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Hello in Portuguese
If you’d like to say “hello” in Brazilian Portuguese, you would generally use “Olá”. You can also use “Oí“—which is often considered more informal.
Here are a few other basic phrases you’ll find useful:
Bom dia. / Good morning.
Boa tarde. / Good afternoon.
Boa noite. / Good night.
Desculpe-me por falar tão mal o português. / Excuse my poor Portuguese.
Só falo um pouco de português. / I only speak a little Portuguese.
Rosetta Stone designs language-learning programs that build confidence in speaking and understanding Portuguese. Whether you’re a beginner, or an intermediate Portuguese speaker looking to advance your fluency, Rosetta Stone can help. With a time-tested immersive approach that focuses on contextualizing learning, Rosetta Stone uses an award-winning mobile app to deliver bite-sized lessons that help you learn Portuguese anytime and anywhere.
Learn Brazlian Portuguese
The native language of millions of people around the world is Portuguese. To converse with these individuals, you will need to learn Portuguese. In fact, Portuguese is one of the most powerful languages in the world. Known as “Lusophones”, Portuguese speakers are in good company among other global economic heavyweights including speakers of German (ranked seventh) and speakers of Japanese (ranked eighth). When you learn to understand and speak Portuguese, you will join the estimated 250 million Lusophones who make Portuguese the second most commonly spoken Romance language in the world.
Many native English speakers make the pleasant discovery that learning Portuguese is not as difficult as they might have initially thought. Portuguese grammar and sentence structures are actually less complex than their counterparts in the English language. In fact, many beginning Portuguese learners come to find that the Portuguese accent is easier to replicate than a Spanish accent. This relative ease of learning Portuguese is due to the fact that the English and Portuguese languages share common Latin roots. These shared roots mean that you’ll soon find that many Portuguese words sound much like their English counterparts, and share the same meaning as well. These shared words are referred to as cognates. These cognates can get you off to a fast start to learning to speak Portuguese comfortably and with confidence.
As an example, here’s a common Portuguese sentence: “Animais não são permitidos no restaurante”. Reading this sentence, you can see that it’s made up almost entirely of Portuguese-English cognates. Looking at the sentence word by word, we have:
Animais / Animals
não são / are not
permitidos / allowed (permitted)
no / at the
restaurante / restaurant
Putting these words back together into a sentence gives us, “Animals are not allowed in the restaurant”.
So you can see, not only may you find Portuguese to be quick to pick up and begin speaking, you may also find that an understanding of Portuguese can give you a strong head start to learning other widely-spoken Romance languages—including Spanish, Italian, and French.
One of the first things new Portuguese learners must tackle is the Portuguese alphabet. The good news is that the Portuguese alphabet is Latin-based and has 26 letters, just like the English alphabet. However, one of the challenging elements to learning the Portuguese alphabet is recognizing that the symbols above each letter actually change the pronunciation of the words. The Portuguese language includes 14 vowel sounds. Specific accent marks above letters are used to show the pronunciation of these vowel sounds. Those accent marks are: á, â, ã, à, ç, é, ê, í, ó, ô, õ, and ú.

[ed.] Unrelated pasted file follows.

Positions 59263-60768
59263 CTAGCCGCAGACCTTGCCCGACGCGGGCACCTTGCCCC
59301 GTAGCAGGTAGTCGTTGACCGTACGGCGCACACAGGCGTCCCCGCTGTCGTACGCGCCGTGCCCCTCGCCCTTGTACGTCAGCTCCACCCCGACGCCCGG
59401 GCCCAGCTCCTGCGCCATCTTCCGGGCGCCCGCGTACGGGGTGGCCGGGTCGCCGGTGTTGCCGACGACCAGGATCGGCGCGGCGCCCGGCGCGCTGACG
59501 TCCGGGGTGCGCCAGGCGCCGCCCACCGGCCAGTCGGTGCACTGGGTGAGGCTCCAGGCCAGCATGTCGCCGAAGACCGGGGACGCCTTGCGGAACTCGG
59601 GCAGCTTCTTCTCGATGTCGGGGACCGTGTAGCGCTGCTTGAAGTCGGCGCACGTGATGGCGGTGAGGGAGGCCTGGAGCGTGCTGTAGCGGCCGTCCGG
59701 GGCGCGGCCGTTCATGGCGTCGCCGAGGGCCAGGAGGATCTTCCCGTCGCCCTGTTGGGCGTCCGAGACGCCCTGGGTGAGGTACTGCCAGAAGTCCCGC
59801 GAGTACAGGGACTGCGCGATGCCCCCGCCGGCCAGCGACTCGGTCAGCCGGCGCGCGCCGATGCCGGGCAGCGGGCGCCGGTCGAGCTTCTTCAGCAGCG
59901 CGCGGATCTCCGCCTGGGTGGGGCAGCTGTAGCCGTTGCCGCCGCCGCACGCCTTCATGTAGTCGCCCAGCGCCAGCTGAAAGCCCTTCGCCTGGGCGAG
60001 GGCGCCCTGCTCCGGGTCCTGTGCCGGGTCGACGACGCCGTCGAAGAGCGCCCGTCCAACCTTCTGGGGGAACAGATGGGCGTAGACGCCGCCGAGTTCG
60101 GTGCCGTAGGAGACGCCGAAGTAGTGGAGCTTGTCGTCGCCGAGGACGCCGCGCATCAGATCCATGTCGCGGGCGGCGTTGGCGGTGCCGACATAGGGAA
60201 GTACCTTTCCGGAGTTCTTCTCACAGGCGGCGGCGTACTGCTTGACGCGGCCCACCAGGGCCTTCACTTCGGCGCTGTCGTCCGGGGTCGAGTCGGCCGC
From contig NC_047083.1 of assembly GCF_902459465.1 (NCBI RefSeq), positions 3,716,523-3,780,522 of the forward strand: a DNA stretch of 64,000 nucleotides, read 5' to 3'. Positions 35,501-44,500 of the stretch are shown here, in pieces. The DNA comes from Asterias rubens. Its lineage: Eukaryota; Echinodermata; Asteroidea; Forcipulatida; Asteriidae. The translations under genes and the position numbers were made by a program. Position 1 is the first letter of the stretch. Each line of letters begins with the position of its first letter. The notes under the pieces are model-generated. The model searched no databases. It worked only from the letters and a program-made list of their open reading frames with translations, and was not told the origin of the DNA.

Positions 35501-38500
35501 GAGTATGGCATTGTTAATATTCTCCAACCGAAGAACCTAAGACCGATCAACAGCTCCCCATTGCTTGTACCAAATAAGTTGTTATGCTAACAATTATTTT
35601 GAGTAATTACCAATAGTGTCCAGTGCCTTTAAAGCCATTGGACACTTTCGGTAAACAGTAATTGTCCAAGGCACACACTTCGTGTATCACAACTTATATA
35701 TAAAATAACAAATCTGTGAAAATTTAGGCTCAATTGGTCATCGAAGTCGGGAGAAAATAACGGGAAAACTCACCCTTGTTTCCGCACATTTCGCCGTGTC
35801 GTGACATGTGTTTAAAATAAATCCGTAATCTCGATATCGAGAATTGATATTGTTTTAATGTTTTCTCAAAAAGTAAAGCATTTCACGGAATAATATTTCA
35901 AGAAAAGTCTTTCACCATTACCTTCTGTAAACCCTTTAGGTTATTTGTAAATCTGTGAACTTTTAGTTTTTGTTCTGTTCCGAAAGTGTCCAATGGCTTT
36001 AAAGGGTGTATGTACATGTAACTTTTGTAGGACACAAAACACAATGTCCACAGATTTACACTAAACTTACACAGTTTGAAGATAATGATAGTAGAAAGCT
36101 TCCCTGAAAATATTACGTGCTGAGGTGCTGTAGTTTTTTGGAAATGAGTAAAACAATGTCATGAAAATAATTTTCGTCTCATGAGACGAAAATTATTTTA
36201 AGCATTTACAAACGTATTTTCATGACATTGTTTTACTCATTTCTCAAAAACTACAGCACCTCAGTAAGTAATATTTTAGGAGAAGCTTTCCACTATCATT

Portuguese accent marks also indicate which syllables are to be stressed when you pronounce the spoken words. For example, here are 3 words and their pronunciations as indicated by the accent marks: café (coffee); você (you, formal); and mãe (mother). In spoken Portuguese, nasal vowels are quite common and are represented by the tilde accent mark (~) over the vowels a and o. Here are 2 examples: canção (song), and maçã (apple). And finally, the cedilha (ç) before -a, -o, and -u indicates that the letter is meant to be pronounced the same as s.
It’s important to note that the letter h is silent in Portuguese. Additionally, the letters r, s, z, and the combinations nh, lh, ch, and rr may prove quite challenging to learn. Some common examples of these letter combinations and their pronunciations include: rádio (radio), cozinhando (cooking), chaves (keys), mulher (woman), and cachorro (dog).
Each Rosetta Stone language lesson includes our patented TruAccent™ speech-recognition engine, because honing your Portuguese pronunciation depends on getting immediate and accurate feedback on your efforts. This real-time feedback will allow you to correct and fine-tune your pronunciation. Then you will want to practice, until you can comfortably shape the sounds that make up spoken Portuguese.
Once you have acquired the basics that make up the building blocks of speaking Portuguese, the next step is to move on to learning the longer phrases. Rosetta Stone’s brief and bite-sized, 10-minute language lessons are built to lead you naturally on your journey to comfortably understanding and confidently speaking Portuguese.
Try Our Award-Winning App
Surround yourself with Portuguese whenever, wherever with the Rosetta Stone app.
Download a unit and knock it out on the train or a flight. Select a 5-10 minute lesson and sneak it in while you wait in line or for your ride to show up. And explore dynamic features, like Seek and Speak, where you can point at an object in the real world and get a translation.
The best part? You don’t have to choose between app or desktop. Both come with your subscription and sync, so you can switch between devices seamlessly.